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In November, the high-energy musical Flashdance – The Musical hits Tunbridge Wells. Kudos talked to its choreographer, dancer Matthew Cole, about his career and life on the other side of the spotlight
Tell us a bit about your background. Where are you from and where did you train?
I grew up in Colchester, Essex. At the age of 18, I went to study at a college in Epsom called Laine Theatre Arts, which is primarily a dance-based college but also does singing and acting. Its main priority is to get people to the West End, that’s what they cater for.
And it worked! As a performer, you appeared in numerous West End shows.
I’ve done Saturday Night Fever, Cats, Chicago, Guys & Dolls, Pricilla Queen of the Desert, Disney’s Beauty & the Beast… I feel very lucky. I’ve enjoyed a solid performing career, which has been fantastic, and that all came from having good training.
What has been the highlight of your performing career?
I loved doing Chicago, that was probably one of my favourite shows. It’s a strong dance show; it’s a sexy dance show. I really enjoyed it. I also very much enjoyed Saturday Night Fever, which was the first show that I performed in. It was energetic, high-paced, hard… to go into that straight out of college was very challenging and I enjoyed that challenge.
How and why did the switch to choreography come about?
It was something that I hadn’t thought about, but it was a natural progression for me. I was performing in the West End and on tour and eventually I got asked to be a Dance Captain. In the day-to-day running of the show, it’s your job to look after the choreography. You make sure everyone is doing it correctly, and if someone is off sick, you have to swap people about, so it gave me a chance to have some sort of responsibility. I then moved onto being an Assistant Choreographer, which was fantastic. I was assisting people like Karen Bruce, who has a wealth of shows to her name – Bodyguard is one that she is doing at the moment. She also did some Strictly Come Dancing and I was fortunate enough to assist her on that. I then started to do my own choreography and develop my career further.
Was it difficult to change direction?
It’s difficult in the beginning because you are sort of saying to people, “I can do this,” and someone at some point has to take a risk on you and say, “OK, I’ll pay you to do that job”. That’s 32
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hard. But it helps, in London especially, that there are a lot of dance schools and professional theatre schools where, if you can get in and choreograph, give you a platform to be able to show your work. That was one of the things that I was able to do, to go into these colleges, teach these young kids, choreograph them, and with video and social media these days it becomes a good outlet where you can show what you can do. I was very lucky; people picked up on it and started to employ me to do it professionally.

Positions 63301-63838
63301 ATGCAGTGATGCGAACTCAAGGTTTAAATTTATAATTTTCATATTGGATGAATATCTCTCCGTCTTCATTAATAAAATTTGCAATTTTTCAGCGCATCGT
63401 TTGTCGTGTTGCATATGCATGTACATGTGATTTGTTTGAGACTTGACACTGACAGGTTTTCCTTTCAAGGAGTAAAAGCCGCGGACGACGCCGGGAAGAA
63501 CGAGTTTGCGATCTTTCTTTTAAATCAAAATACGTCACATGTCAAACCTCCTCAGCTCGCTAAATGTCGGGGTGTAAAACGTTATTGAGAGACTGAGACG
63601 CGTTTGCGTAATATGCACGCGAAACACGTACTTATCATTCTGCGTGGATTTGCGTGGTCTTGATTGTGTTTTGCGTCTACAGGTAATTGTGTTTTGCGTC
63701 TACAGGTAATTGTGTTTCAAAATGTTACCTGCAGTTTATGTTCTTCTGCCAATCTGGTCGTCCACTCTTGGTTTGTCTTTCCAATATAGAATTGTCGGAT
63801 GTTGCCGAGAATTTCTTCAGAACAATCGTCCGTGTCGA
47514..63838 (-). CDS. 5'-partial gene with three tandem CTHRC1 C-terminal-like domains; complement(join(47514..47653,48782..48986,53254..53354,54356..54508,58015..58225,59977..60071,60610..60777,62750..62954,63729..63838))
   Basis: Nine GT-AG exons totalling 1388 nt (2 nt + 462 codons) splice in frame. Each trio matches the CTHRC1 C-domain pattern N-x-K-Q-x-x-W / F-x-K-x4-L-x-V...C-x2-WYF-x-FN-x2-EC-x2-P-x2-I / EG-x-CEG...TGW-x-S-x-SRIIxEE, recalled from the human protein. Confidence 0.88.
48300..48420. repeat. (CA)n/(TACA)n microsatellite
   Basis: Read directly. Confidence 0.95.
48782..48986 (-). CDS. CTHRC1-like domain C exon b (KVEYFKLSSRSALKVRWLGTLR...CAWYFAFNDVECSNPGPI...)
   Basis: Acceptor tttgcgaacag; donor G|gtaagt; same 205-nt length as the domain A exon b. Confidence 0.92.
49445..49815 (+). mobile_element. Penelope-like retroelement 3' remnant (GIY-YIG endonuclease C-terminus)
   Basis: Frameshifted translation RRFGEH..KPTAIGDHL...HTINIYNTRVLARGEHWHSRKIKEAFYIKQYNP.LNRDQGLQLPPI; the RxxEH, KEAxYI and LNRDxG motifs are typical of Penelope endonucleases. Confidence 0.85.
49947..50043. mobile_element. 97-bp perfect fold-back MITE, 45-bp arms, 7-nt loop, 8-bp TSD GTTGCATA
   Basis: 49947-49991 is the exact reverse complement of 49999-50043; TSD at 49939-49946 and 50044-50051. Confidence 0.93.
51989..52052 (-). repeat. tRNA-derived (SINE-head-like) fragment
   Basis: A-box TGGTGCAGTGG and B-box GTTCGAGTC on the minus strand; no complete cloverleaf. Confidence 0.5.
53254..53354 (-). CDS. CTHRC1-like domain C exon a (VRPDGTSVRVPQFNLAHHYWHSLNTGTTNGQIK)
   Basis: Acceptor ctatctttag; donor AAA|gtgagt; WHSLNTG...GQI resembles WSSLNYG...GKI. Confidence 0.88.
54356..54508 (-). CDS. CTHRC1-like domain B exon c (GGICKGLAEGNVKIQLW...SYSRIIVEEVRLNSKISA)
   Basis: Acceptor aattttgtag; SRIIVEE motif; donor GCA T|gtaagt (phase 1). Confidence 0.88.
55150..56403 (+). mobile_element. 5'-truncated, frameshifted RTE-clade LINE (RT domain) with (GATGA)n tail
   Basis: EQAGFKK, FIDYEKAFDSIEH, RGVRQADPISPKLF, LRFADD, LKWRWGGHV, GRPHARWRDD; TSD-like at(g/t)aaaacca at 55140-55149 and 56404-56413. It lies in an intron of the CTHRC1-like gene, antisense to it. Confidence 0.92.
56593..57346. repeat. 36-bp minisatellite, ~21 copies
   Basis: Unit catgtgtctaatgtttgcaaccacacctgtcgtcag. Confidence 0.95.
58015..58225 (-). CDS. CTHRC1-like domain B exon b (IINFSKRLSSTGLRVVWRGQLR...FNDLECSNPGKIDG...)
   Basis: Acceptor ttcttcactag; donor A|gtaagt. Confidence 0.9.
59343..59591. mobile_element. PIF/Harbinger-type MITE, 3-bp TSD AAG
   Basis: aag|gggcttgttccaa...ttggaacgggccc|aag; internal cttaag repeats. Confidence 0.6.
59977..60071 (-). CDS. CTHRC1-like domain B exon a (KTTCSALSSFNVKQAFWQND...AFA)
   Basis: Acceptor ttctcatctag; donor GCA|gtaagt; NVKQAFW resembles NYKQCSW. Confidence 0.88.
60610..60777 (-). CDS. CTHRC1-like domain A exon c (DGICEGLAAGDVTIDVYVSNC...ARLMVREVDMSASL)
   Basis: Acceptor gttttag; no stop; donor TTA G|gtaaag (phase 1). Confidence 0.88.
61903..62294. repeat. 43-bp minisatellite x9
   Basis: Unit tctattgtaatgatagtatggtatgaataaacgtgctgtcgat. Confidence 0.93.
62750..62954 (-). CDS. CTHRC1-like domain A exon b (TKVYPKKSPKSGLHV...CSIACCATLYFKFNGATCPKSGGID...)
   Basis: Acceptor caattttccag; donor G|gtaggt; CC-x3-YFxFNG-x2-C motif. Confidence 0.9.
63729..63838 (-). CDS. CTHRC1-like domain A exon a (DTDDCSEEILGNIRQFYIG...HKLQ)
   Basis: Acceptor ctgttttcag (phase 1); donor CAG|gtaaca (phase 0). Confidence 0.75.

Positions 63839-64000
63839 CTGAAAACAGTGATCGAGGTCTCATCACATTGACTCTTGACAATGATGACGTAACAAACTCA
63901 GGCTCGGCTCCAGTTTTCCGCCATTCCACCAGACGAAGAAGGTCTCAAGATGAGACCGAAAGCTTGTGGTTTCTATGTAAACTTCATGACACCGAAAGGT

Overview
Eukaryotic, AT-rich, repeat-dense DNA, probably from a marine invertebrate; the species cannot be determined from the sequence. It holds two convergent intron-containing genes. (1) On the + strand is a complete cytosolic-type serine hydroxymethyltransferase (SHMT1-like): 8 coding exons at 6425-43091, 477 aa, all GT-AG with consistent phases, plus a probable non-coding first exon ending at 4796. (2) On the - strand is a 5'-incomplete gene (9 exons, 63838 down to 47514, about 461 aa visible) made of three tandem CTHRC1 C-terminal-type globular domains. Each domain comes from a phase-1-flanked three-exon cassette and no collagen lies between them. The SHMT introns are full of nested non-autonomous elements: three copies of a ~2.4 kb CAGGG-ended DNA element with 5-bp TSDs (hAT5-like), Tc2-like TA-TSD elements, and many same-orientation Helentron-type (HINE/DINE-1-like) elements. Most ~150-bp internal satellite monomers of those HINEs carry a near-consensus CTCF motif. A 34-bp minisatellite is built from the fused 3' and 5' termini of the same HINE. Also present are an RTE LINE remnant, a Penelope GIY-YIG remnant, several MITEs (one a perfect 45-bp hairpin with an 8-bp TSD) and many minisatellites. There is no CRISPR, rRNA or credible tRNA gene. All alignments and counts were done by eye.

What qualities do you need to be a good choreographer?
I think there are several. Overall, you need good vision. I always think that the actual content of the steps comes last. The first thing I do, particularly for a musical, is to read the script and understand who these characters are, why we start dancing in these songs, where does that come from, what drives you into that choreography? Once you understand that, you then have to look at what your set design is. That, for me, very much influences what I am going to do on the stage. Then I listen to the music over and over and over again, get a feel of it, a sense of it. I try to visualise it in my head, what I think it should look like on a stage, how I think an audience would react to it. Once I have got all of those ideas solid and clear in my head, then I go into a studio, and with the help of an assistant, start choreographing steps. The process of getting to that point, where you choreograph those steps, actually takes quite a while.
Do you prefer being on the other side of the spotlight?
I absolutely prefer it. It’s so funny, for years I was in that world of being a competitive dancer. Now I get much more enjoyment from sitting on the other side and looking at something, seeing the audience and thinking, “I’ve created that. I remember sitting in my living room at home thinking how all these ideas will work,” and then suddenly you’re in a theatre with a few thousand people, watching your ideas, and it’s all come together. I get an enormous sense of pride from that. KUDOS SEPTEMBER/OCTOBER 2017